(2010) CHANGE Series, A Radical Leftist Core Beneath “Social Justice” Veneer Part 3


October 28, 2010

With the country’s electorate apparently experiencing voter regret over electing an unscrupulous leftist ideologue determined to Obamanize the nation, it is more important than ever for voters to exercise their franchise responsibly and do their homework this election season. Candidates, and the political parties, organizations and interests groups that support them, should be examined, scrutinized and thoroughly vetted before a vote is even considered.

In Forsyth County, voter due diligence is critical when considering School Board candidates and their associated interest groups. Several of those candidates have stated their support for a liberal political interest group that is striving for “social justice.” That group is known as CHANGE — Communities Helping All Neighbors Gain Empowerment — and if voters do not closely examine this radical progressive group that threatens the future education of their children, the Forsyth County School System could potentially be torn apart.

Started in Forsyth County nine years ago and now totaling approximately 25,000 members, CHANGE is a 501(c)3 ecumenical nonprofit organization comprised of a dues paying collation of some 52 progressive left-wing groups, including neighborhood associations, charities and church congregations. With an office located on the property of Green Street United Methodist Church, the group is organized by Wake Forest Divinity School graduate, Reverend Ryan Eller, and it has the influential backing of Linda Sutton, Chairperson of the Forsyth County Board of Elections.

A dutiful examination of an organization’s character begins when one decides to “follow the money.”
According to CHANGE’s 2009 Annual Report, they are funded through the paid dues of church congregations, 14 private contributors, and three foundations/grant-making bodies, listed as the Mary Reynolds Babcock Foundation, The Z. Smith Reynolds Foundation and North Carolina United Power.

“North Carolina United Power”is a group of six Industrial Areas Foundation (IAF) organizations (http://www.iafsoutheast.com) located throughout the state: Charlotte/Mecklenburg HELP, Triangle CAN, North Carolina Latino Coalition, Chapel Hill/Orange County JUICE, Winston Salem CHANGE, and Lexington (Davidson County) Citizens for CHANGE Sponsoring Committee.

Radical Socialist community organizer and academic Saul Alinsky founded the IAF in 1940. He is best known as a primary catalyst for the community organizing movement of the 1960’s.  His 1971 best-selling book Rules for Radicals served as the inspiration for a little known community organizer from Chicago named Barack Hussein Obama.

Referred to by radio personality Rush Limbaugh as President Obama’s “playbook,” Rules for Radicals outlines rules for “social change” engagement, such as  “Pick a target, freeze it, personalize it and polarize it.”  Basic tenets are “Ridicule is man’s most potent weapon,” and “The enemy properly goaded and guided in his reaction will be your major strength.”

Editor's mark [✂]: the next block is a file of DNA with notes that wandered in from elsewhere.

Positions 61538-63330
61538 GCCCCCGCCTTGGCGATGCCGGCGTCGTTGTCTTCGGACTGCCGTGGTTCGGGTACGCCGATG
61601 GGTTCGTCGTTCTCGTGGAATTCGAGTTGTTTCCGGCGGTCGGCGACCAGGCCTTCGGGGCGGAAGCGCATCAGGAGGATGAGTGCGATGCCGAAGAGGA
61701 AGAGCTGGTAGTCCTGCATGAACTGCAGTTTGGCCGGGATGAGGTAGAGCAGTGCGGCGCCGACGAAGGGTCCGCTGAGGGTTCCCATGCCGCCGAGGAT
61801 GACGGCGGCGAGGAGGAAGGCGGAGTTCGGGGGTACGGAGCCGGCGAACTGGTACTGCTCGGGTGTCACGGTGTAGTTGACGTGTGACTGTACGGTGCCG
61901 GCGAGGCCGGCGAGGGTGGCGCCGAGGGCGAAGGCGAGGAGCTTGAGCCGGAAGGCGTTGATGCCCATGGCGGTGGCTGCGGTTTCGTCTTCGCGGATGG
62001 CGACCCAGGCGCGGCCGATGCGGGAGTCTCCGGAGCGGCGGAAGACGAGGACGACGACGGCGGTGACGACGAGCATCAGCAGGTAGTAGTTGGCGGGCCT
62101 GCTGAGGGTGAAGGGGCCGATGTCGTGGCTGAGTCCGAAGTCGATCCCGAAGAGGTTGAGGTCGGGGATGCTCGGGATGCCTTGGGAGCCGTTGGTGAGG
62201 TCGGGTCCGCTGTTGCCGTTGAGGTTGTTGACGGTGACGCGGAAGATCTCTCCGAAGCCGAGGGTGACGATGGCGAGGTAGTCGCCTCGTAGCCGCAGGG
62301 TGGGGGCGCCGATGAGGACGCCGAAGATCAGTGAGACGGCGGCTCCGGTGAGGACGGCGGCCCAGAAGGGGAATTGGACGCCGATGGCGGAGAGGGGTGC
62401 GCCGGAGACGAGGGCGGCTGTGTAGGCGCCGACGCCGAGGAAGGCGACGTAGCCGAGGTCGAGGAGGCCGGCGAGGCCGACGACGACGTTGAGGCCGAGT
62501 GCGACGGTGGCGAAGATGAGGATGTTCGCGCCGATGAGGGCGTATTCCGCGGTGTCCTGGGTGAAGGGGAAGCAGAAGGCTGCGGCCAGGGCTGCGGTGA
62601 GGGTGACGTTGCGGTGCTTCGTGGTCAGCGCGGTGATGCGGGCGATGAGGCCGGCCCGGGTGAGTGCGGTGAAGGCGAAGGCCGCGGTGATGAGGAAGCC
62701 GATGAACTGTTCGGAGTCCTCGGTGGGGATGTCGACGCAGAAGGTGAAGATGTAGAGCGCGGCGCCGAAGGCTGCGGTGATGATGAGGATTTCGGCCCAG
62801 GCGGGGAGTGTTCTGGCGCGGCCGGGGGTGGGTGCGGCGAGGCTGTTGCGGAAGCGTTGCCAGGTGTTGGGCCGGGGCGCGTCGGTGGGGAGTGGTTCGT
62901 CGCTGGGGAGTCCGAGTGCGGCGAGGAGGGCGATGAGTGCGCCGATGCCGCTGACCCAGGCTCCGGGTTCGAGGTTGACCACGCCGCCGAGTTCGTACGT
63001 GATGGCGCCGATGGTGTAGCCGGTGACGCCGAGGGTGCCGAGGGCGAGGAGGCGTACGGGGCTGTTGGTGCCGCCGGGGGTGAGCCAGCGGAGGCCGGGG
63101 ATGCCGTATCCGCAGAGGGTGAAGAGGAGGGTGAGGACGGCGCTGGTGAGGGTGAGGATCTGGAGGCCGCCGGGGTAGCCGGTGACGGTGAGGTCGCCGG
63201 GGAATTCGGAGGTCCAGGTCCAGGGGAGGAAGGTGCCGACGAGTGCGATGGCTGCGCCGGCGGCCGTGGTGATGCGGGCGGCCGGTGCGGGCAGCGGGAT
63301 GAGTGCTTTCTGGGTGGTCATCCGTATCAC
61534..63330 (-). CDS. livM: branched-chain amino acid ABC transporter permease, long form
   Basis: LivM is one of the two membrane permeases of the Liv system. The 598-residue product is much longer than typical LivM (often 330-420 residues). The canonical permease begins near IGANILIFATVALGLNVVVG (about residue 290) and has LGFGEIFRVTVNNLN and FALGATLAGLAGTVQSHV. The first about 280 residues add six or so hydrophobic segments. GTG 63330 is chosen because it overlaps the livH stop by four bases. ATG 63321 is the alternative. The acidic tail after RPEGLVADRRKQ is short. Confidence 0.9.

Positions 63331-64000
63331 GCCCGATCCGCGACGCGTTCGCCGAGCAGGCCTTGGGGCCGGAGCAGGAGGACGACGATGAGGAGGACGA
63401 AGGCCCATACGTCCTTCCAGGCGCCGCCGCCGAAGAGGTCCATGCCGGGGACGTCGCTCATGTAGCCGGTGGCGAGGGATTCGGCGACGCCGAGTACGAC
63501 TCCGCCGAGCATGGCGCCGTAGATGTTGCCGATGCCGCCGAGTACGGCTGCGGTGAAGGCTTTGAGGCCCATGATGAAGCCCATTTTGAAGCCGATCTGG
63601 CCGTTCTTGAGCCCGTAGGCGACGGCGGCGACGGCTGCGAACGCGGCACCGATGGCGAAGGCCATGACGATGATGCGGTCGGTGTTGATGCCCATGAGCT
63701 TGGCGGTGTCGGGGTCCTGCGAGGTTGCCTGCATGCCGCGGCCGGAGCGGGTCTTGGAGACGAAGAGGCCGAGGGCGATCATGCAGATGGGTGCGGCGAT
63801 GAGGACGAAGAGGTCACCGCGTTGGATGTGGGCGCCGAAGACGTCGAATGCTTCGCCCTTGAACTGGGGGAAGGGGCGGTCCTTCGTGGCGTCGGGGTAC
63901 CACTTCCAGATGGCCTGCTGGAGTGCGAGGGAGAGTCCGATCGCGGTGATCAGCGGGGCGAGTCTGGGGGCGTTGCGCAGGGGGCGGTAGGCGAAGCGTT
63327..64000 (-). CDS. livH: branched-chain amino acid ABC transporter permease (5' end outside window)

These tactics have been relentlessly used for years by the “Mainstream media,” leftist interest groups and labor unions such as the Service Employees International Union (SEIU).  This ideology is the basis for union attacks on   peaceful Tea Party rallies or conservative protesters. A local example was the attack that occurred in Greensboro last June when an unhinged SEIU union thug punched Forsyth County Republican Party Chairman Nathan Tabor in the face as he participated in a small protest outside of U.S. Representative Mel Watts’ (D-N.C., 12th Dist.) office.

The primary objective of the IAF is the acquisition and wielding of political power, with their chief product being the Marxist-influenced social change for the poor.  Alinsky maintained “The Prince was written by Machiavelli for the Haves on how to hold power. Rules for Radicals is written for the Have-Nots on how to take it away.”

In his book, Gathering Power, author and IAF supporter Paul Osterman stated that IAF’s express purpose “is to change how politics is done in the communities.”  This is accomplished by building “broad-based power organizations.” Osterman reminds the organizer to consider “power before program.”

According to Heidi Swarts, Assistant Professor of Science at Rutgers University, in her book Organizing Urban America: Secular and Faith Based Progressive Movements, groups such as IAF advocate “not private or voluntarist solutions but collective and public programs” that lead to income redistribution. Their left-wing orthodoxy is purposely played down as they build coalitions in the faith-based community.  They “typically use the language of their audience — common sense solutions for working families when talking to blue-collar workers, but change to racism, sexism and oppression when that is what fires up in their audiences.”

As pointed out earlier in this article series, CHANGE has engaged in similar rhetoric and tactics during the Forsyth County School Board campaign. 

This stealth strategy is executed by CHANGE depends on faith-based community interest groups. As Alinsky himself said, “All effective actions require the passport of morality.” Working with area churches is CHANGE’s passport. Over 50 local congregations are active and financially support CHANGE.

To protect Forsyth County Schools, and the children educated by them, this “passport” must be revoked to avoid yet another case of voter regret. It is up to voters to exercise due diligence concerning a seemingly liberal political interest group, that, when properly investigated, reveals instead a radical leftist core beneath a “social justice” veneer. CHANGE seeks control of the Forsyth County School Board. Their agenda is serious; voter awareness and repudiation of this agenda must be equally serious.


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